There is a “we” that is empowering. People come together to achieve something bigger together. It’s never perfect, sometimes personal agendas win out over achieving the big picture. But the group dares to believe in something bigger than any one of them and they dare to set out to achieve that together.
The “we” that I often encounter in churches in the Netherlands is a “we” that does not empower but rather takes away. It’s based upon a “polder” model, negotiations in which every one has to give something up in order to achieve the greater good of the whole. Practically speaking, I think we are often concerned that someone will get an unfair or uneven portion, worst of all that we will. This makes for good politics but is it right for the church?
What is then the difference between a “we” that empowers and one which takes away?
I suggest: Imagination.
If the purpose of our coming together is to seek the greater good of the whole, then it only makes sense that our coming together will be marked by the character of negotiation. Everyone must lose something so that everything remains fair.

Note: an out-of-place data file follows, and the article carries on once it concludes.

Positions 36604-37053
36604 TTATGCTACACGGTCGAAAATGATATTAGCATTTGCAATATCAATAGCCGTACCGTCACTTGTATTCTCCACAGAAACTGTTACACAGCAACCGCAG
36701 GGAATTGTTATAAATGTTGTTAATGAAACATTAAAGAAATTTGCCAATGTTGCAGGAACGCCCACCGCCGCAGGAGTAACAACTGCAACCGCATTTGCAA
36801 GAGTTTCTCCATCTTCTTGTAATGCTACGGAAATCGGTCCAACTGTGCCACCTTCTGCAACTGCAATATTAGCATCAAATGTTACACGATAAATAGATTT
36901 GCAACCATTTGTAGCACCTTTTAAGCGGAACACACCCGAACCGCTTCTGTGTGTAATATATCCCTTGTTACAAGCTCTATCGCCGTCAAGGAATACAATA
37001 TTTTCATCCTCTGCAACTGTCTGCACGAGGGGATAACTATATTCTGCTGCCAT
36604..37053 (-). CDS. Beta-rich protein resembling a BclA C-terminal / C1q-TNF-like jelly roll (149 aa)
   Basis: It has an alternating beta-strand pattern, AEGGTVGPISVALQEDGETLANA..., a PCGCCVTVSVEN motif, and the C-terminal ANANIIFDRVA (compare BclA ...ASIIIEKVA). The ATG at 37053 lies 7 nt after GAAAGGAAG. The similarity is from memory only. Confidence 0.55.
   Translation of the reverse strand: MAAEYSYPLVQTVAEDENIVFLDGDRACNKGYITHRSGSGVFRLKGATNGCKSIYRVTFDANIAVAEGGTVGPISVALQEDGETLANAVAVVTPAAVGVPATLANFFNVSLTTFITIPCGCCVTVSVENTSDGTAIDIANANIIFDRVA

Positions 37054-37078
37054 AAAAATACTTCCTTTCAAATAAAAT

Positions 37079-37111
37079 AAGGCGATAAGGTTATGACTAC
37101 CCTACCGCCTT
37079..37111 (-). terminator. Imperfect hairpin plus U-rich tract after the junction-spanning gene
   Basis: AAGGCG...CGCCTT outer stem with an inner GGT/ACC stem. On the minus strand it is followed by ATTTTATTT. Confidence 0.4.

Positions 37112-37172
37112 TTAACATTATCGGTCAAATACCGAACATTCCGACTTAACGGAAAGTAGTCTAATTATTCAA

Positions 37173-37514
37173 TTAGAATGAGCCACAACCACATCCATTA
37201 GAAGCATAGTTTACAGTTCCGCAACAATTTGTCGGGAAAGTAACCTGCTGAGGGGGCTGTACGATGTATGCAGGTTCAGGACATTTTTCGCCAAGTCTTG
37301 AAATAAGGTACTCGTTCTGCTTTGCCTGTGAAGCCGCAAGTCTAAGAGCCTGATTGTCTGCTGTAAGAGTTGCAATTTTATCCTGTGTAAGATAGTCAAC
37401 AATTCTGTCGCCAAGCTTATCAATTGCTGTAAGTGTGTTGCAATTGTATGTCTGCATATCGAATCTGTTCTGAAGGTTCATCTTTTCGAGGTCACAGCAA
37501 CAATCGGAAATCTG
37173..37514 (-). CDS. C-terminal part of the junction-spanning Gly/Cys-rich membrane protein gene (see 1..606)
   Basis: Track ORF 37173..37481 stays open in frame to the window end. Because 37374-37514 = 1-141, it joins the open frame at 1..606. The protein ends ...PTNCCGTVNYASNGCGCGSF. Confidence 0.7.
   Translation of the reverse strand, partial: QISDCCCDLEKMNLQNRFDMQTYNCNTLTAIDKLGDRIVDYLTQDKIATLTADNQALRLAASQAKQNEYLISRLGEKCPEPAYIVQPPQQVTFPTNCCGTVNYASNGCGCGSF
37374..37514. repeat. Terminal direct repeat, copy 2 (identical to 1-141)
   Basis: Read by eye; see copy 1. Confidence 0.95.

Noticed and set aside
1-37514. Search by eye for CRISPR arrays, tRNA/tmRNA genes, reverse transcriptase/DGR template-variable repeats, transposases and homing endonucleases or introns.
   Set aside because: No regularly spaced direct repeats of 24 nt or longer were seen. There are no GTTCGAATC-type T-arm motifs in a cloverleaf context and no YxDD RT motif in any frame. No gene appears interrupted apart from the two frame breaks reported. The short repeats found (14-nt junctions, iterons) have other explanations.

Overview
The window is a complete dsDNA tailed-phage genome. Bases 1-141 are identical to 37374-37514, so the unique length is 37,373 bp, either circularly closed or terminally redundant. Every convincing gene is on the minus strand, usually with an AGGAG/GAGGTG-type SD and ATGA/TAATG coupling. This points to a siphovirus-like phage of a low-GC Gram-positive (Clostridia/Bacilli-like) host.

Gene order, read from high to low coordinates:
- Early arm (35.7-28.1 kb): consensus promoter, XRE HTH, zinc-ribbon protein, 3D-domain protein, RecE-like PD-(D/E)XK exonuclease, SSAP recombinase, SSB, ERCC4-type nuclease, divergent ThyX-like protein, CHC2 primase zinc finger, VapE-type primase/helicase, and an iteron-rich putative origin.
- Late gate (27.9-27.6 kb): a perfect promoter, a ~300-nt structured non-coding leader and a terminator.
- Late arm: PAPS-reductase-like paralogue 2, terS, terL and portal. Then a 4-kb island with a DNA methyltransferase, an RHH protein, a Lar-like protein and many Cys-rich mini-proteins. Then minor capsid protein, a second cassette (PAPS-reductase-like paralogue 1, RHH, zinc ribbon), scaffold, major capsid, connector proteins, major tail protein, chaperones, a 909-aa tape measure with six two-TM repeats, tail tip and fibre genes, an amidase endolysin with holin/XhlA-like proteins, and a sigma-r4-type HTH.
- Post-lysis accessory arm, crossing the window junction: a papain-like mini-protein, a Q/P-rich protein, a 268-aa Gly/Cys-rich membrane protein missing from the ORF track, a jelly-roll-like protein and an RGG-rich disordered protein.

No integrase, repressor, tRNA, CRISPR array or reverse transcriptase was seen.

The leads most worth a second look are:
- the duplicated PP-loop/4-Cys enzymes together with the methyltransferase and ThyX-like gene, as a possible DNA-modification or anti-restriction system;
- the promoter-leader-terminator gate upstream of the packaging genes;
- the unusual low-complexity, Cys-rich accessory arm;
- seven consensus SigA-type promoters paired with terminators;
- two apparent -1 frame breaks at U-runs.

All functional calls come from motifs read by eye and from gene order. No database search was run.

A child has a toy. The other wants it. The mother takes it away so that both are equally sad.
But if the purpose of our coming together is to seek a good greater than both the parts and the whole, then our coming together may yet be marked by shared sacrifice. But since our imaginations have been ignited by something extraordinary, each sacrifice is made in anticipation of the joy we will receive when what we have set out to accomplish has been achieved. It is both the experience of joy and the anticipation of it that allows us to find the “we” that empowers. And it is imagination that allows us to envision such a joy.
A child has a toy. The other wants it. The mother creates an imaginary world in which both children and many more toys are needed to defeat the imagined foe. Focus is diverted from the “unfairness” of possession to the “sharedness” of the challenge and the anticipation of victory. This is the “we” that empowers. This is what imagination makes possible.
A few honest questions. Is it possible that the “polder” culture in our Dutch churches exists in part because our imaginations have not been captured by a greater vision for God’s glory in our cities and villages – a vision that is greater than both the whole as well as its parts? Could it be that our own desires and interests are still too great in our own eyes, that we are too concerned with the fear or even reality of “unfairness”?
No one teaches a child to imagine anything. She does it as if it were part of her being human. But as she grows and what is “apparent” progressively takes priority, imagination seems childish if not altogether useless.
Yet I believe the same for the child that has grown as I do for the church in the Netherlands. Her imagination is not at all dead. “She is not dead but only sleeping,” said our Lord to the grieving Jarius. I hear him say the same to his church now.
And when her imagination is once again awoken, she too will find that she is hungry, desirous for more.